I am a soldier, I have a heart of stone, my heart beats for revenge, it beats to hate, brother Teophilos, but I still admit that I have shed two tears for him. Once when I heard that he had entered the temple when he was twelve and everybody who listened to him were amazed by his wise responses, and, for the second time, when they went to a wedding with his mother and he turned the water into wine when the wine was finished. Now you might say why didn’t you stay, why didn’t you marry her, but you know Augustus, and you know Tiberius until the fifteenth year of his reign. We slept hugging our spears in the castrum by the road; it was forbidden to leave; I could see her only when I was patrolling. I want you to know that there used to be nothing between us for days. We sat in silence under the deadly shadow hunting the moon with our wet foreheads so that we could look at each other. It was three months later that what happened did happen, I have already admitted it. Celsus was the only one who wrote in his tractate “On the Real Doctrine”, the one that was handed around the cohort in rolls before being exchanged for wine, that she “was with a child from a Roman soldier”. Obviously he too did not know that I was the soldier, or my name might have been in another roll, because the ones that I saw were but a few and there must have been others. Besides, one of those, brother Teophilos, those that have invented the story without me, now writes about a secret, mysterious travel of my son to our city, he writes that he entered a house, not wanting anybody to know about that. Do you know why he did not want anybody to know about that? Because that is my parents’ house, brother Teophilos, our two-storey house. If the time that can only be determined by the reign of the emperor is correct, my mother Shua was still alive. But it is not the only thing, brother Teophilos. Three weeks later, the people from my cohort who had been sent to deliver a message, brought a letter written in her handwriting. The letter came to the camp thirty three kilometres north of Bad Kreuznach, where the river of Nahe flows into the Rajna. She wrote that he had asked about me, that he wanted to see me, but that it was too late for it to happen in public. I realised that he wanted to see me in secret, but, alas, we never found the time for this, brother Teophilos, because when I decided to go there, you know, the temple, the rebels, had already happened. Still, brother Teophilos, I finally realised that my son had always known that he was my con, and only she could have told him that, my only, my unforgettable love, my virgin who still pulls her shirt down and still pulls her cover up to hide her face from the cloud that looks like a dove.
What more can I say, brother Teophilos? Now, when he is dead as all dead men are, and I might still be alive although I am almost eighty, I want it to be known that I too have crucified many people on the same hill where my son died, and I know how it must have been for him watching the valley of roses. The death by crucifixion is a slow process; it can last for couple of days. The victims are naked, and the sun shines like hell. I know that my son was nailed on the cross on Thursday, not on Friday, at nine o’clock in the morning. Before sticking a spear in his stomach, and I know what it means for I have done it to many people, he must have thought of me, but I was too far to rescue him. Then, brother Teophilos, maybe then, realising that it was too late, he scolded his mother calling her “woman”, and both then, and now, it could only be said to the slaves and the lowest of prostitutes. Everybody else has a name, brother Teophilos. Even the cows have names. Why did my son do this? Was it because he could not forgive her, even as he was dying, that she had agreed to keep silent and proclaim me a man who never existed? Or maybe he never forgave her for being with a Roman soldier, although I am a Jew? I don’t know, brother Teophilos. I only know that maybe that was the reason that he was pierced with the longest spear. I have also pierced several men who spoke before they died. Still, if I had been there, and if that was so, I don’t know, I might have given him the strength not to denounce his mother once he had to denounce his father, because she had deserved that living all of her life being mocked as an adulteress because of him. I know that my son died at about three o’clock in the afternoon, on the same day when he was crucified. And that was it. I want to say, I do not need anybody who resurrected to exist, but I need my son, the one I knew existed, and the one that will exist as long as I exist and my tomb exists. Of course, I forgive him, for he was forced to accept the story without me, not knowing that it would leave him no space to be a man, to live like a man and to die like one. And death should not be praised, because death looks like everything, but it resembles nothing.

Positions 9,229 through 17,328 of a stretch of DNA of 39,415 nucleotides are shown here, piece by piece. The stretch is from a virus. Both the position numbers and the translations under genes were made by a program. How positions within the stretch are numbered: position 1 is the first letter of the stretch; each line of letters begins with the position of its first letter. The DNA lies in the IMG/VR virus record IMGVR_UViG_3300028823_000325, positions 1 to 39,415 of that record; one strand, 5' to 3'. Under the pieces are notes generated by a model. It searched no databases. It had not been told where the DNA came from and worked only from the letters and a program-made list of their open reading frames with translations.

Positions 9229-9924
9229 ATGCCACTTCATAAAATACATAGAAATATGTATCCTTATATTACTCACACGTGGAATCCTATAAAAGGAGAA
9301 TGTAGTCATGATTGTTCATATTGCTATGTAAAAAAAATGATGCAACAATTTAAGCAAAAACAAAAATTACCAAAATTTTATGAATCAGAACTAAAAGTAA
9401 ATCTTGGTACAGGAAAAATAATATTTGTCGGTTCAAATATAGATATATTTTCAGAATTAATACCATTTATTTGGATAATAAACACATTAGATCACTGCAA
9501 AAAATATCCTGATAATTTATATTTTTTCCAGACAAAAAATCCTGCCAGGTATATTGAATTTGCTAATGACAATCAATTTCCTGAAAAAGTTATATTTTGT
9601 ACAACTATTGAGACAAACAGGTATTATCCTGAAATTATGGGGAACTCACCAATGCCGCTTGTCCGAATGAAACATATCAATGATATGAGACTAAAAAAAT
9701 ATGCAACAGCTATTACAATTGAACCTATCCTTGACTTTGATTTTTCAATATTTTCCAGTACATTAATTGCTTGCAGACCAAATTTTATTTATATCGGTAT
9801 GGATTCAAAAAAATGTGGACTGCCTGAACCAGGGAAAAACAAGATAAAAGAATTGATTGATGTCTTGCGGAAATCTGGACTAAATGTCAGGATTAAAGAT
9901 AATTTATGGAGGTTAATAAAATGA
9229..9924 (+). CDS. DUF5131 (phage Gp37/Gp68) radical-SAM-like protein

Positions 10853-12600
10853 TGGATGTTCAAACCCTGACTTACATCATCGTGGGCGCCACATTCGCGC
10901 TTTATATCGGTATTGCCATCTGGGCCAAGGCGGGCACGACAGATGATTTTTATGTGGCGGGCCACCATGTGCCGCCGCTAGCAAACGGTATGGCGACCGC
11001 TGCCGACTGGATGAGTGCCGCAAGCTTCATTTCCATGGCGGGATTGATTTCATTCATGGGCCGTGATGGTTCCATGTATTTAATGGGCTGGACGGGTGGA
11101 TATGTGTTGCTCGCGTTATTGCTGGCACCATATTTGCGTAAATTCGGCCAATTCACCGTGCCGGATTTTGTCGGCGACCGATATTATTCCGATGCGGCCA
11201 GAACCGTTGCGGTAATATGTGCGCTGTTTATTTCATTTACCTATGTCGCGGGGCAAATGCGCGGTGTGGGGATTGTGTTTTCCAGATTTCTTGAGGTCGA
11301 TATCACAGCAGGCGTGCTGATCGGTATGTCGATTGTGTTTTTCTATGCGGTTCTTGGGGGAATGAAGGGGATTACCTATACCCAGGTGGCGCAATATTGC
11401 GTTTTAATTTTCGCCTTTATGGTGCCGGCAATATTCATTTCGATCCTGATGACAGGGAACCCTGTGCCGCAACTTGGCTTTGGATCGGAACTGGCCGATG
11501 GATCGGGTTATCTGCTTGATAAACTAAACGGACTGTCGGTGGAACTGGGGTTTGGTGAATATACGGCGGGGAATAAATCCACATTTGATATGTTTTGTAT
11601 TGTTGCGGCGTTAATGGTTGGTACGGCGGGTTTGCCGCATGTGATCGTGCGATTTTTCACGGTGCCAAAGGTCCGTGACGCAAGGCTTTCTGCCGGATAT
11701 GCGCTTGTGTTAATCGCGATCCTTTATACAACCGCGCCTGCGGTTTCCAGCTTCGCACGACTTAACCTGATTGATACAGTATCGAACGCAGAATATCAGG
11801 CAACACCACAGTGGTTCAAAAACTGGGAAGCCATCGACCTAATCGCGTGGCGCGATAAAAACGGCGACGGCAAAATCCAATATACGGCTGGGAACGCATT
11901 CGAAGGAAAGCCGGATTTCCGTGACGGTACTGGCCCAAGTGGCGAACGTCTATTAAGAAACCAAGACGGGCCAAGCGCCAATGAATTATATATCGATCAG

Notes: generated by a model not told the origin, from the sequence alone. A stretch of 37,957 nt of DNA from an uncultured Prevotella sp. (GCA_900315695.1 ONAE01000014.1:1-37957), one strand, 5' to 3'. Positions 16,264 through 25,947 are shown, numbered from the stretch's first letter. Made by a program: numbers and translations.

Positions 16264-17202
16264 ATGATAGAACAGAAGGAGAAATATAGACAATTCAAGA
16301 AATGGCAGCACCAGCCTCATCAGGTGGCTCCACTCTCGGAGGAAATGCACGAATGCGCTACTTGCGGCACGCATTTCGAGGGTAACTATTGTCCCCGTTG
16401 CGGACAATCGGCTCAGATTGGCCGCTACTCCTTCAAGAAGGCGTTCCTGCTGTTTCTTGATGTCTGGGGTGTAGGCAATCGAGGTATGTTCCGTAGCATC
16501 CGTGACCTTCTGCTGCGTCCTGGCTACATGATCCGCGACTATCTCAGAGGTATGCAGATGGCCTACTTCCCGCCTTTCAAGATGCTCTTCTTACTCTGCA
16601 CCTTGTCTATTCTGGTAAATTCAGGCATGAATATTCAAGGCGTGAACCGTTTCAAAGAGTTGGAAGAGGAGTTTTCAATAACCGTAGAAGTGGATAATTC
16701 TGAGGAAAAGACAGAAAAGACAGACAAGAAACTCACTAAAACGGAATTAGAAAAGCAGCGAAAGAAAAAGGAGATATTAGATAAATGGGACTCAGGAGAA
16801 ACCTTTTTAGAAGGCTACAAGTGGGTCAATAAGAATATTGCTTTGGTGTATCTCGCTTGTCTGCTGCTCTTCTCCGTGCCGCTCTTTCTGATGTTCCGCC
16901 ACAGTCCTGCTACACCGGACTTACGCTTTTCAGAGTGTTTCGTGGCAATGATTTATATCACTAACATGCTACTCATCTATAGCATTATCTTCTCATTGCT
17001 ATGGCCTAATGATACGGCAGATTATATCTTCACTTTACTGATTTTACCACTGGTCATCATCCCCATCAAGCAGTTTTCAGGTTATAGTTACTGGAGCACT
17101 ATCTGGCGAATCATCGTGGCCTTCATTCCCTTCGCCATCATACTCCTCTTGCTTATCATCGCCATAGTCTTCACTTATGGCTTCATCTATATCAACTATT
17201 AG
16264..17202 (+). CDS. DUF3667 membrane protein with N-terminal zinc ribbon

Now, brother Teophilos, as they carve my tomb in gray marble, I still think whether to write: Here rests Tiberius Iulius Abdes Pantera, the soldier who bravely served the First Cohort of Archers for forty years, or just: Pantera, a Roman solider and a father of… Yes, you know whose, brother Teophilos, everybody writes to you, even the ones that have never spoken my name. And you know how hard it is to live as if you don’t exist, and you do, only that you can not prove that you have existed, for there is no proof that you have. Apart from the tomb that might once be discovered north of Bad Kreuznach, at the spot where the river of Nahe flows into the Rajna. Except that it is not finished yet.
About the author:
Blaze Minevski (1961, Macedonia) is the author of the novels “Me, Lenin and Mickey Mouse”, “We Should Have Taken a Photo before We Started Hating Each Other”, ”A Story about a Third Party, “The Mark” and ”The Performers”. ”The Mark” won the award “Stale Popov” (2007) for the best book of prose, given by the Macedonian Writers’ Society, the award “Novel of the year” given by the newspaper ‟Utrinski Vesnik” and the award ”13th of November” given by the City of Skopje. He also has to his credit numerous short stories that have won wide acclaim.